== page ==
FDA Breakthrough Designation to Janssen’s “Backbone Therapy” for Multiple Myeloma
Johnson and Johnson subsidiary Janssen Pharmaceuticals’ immunotherapy Darzalex® (daratumumab) received a Breakthrough Therapy Designation from U.S. Food and Drug Administration (FDA) in combination with the standard regimens lenalidomide/dexamethasone or bortezomib/dexamethasone for the treatment of multiple myeloma patients who had received at least one prior therapy.
This is the second Breakthrough Therapy Designation for daratumumab. It received the first one in 2013. Daratumumab is an experimental human CD38 monoclonal antibody discovered by Danish company, Genmab and later Janssen received worldwide license to develop and commercialize it.
Figure 1. Janssen Pharmaceuticals’ Darzalex packaging (photo credit: drugdevelopment-technology.com).
Darzalex is the first CD38-directed monoclonal antibody (mAb) intravenous injection approved in the world. It was also the first mAb to receive regulatory approval to treat relapsed or refractory multiple myeloma. CD38 is a surface protein overexpressed in multiple myeloma cells irrespective of the stage of the disease. It is proposed that daratumumab induce tumor cell death through multiple immune-mediated mechanisms of action.
Figure 2. Mechanism of action of daratumumab (photo credit: Immunol Rev. 2016 Mar;270(1):95-112. doi: 10.1111/imr.12389).
In 2015, FDA approved Darzalex for the treatment of multiple myeloma patients who had received at least three prior therapies including a proteasome inhibitor (PI) like bortezomib and an immunomodulatory agent like lenalidomide or the patients who are double refractory to a PI and an immunomodulatory agent.
In May 2016, Darzalex was granted conditional approval by the European Commission (EC) to treat adult patients with relapsed and refractory multiple myeloma who had received prior therapy including a PI and an immunomodulatory agent.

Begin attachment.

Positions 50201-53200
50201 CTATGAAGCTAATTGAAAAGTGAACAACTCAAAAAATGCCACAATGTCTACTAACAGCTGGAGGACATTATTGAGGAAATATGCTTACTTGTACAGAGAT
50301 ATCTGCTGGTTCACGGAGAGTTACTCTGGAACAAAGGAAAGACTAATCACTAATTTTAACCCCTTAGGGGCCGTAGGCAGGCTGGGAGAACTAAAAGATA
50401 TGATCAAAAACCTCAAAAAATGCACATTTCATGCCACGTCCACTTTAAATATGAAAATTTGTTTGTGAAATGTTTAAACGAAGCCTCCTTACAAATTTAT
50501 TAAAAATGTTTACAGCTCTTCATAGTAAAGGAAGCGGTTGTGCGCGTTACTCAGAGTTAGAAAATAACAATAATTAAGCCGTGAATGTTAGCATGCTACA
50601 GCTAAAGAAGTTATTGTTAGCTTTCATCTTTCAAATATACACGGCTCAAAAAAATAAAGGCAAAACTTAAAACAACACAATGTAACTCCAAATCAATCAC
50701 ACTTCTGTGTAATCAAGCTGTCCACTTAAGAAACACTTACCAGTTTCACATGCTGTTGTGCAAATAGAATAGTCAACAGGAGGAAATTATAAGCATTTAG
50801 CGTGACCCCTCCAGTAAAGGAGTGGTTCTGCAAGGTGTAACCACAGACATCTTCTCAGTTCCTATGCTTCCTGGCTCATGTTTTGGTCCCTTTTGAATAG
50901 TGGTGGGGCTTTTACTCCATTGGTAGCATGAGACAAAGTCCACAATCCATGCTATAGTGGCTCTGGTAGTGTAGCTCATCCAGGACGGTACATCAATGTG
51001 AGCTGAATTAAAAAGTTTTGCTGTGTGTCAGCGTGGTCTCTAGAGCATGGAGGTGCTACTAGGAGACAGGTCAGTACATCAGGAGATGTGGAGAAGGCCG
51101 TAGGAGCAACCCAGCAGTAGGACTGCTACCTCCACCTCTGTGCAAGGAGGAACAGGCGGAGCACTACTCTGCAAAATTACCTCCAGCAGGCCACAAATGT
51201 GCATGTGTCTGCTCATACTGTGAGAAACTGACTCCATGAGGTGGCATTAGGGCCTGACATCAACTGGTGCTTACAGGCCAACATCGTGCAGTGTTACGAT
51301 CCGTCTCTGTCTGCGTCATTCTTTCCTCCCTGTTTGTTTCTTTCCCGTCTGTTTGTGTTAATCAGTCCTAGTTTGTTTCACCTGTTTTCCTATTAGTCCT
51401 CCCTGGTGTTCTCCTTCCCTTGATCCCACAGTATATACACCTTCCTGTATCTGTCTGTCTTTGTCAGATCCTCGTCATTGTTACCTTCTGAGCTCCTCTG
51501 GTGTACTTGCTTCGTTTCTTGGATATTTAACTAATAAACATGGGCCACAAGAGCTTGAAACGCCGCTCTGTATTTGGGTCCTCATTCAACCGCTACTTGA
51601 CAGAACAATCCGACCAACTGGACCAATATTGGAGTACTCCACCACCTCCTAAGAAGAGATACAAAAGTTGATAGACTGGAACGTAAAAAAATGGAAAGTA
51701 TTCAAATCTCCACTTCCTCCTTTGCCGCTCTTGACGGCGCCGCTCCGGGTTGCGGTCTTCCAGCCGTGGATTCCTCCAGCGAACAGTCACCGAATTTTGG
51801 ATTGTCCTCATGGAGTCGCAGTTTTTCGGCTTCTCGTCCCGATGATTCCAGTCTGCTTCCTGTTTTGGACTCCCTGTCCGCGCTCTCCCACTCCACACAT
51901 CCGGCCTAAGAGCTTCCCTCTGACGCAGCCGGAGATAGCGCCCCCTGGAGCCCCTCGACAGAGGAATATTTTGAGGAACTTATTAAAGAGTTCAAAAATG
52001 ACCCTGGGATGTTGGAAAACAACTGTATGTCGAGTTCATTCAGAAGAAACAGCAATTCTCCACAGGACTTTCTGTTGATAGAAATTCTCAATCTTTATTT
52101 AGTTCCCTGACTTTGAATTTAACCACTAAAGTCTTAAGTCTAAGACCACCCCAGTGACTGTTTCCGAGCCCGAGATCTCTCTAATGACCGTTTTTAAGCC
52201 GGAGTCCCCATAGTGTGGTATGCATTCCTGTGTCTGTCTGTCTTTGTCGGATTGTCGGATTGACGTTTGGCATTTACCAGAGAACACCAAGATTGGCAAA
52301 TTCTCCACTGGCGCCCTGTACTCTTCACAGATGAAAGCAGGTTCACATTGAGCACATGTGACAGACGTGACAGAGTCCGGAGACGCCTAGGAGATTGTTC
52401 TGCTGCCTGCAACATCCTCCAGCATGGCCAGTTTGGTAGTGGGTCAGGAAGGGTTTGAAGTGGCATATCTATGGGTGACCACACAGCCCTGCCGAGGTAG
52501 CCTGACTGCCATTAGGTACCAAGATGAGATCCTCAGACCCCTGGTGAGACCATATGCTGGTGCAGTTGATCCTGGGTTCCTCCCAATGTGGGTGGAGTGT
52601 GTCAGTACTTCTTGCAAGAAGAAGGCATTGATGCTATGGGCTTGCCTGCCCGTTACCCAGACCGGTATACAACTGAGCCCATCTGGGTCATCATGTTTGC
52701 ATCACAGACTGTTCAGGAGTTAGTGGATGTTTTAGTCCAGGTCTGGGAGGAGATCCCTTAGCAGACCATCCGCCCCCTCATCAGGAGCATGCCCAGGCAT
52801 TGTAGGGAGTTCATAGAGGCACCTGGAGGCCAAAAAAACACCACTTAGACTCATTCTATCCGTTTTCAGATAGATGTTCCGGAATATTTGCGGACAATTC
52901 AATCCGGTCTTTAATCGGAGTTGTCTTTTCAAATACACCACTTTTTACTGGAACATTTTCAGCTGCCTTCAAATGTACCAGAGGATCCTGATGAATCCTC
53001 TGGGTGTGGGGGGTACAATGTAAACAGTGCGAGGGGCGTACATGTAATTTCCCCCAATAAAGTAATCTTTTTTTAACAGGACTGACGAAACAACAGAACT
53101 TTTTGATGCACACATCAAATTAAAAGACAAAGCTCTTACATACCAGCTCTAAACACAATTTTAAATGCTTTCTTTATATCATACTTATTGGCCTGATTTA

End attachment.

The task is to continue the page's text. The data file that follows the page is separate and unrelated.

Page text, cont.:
The two Phase III clinical study data supported daratumumab to procure the Breakthrough designation from FDA. The study was done in multiple myeloma patients who had received at least one prior therapy.
The clinical trial CASTOR compared the combination therapy of daratumumab with bortezomib/dexamethasone to daratumumab with bortezomib and dexamethasone individually. The result demonstrated reduced risk of disease progression and death in patients receiving the daratumumab with bortezomib/dexamethasone.
The clinical trial POLLUX evaluated the combined effect of daratumumab with lenalidomide/dexamethasone and of daratumumab with lenalidomide and dexamethasone individually. The results were favourable for daratumumab with lenalidomide/dexamethasone.
In 2015, approximately 124,225 patients were diagnosed and 87,084 died from multiple myeloma. It is a complex and difficult-to-treat disease with the higher chance of patients relapsing or becoming resistant to therapy. It is designated as an orphan disease in US and Europe.
The patients who relapse after the treatment with the standard regimen (including PIs or immunomodulatory agents) have few options left for the treatment. In such situation, the breakthrough designation fuels up the development of the potential treatment which could support the existing standard treatment for multiple myeloma patients.
“We are pleased that the FDA has granted a second Breakthrough Therapy Designation to daratumumab. This is an important recognition of the transformative potential of daratumumab and its possible benefit as a backbone therapy in combination with two of the most widely used regimens for multiple myeloma,” said Craig L. Tendler, M.D., Vice President, Late-Stage Development and Global Medical Affairs for Oncology, Hematology and Supportive Care, Janssen Research & Development, LLC. “We look forward to working closely with the FDA throughout the review process and remain committed to exploring the full clinical benefit of this promising compound for multiple myeloma patients who are eagerly awaiting new treatment options“.
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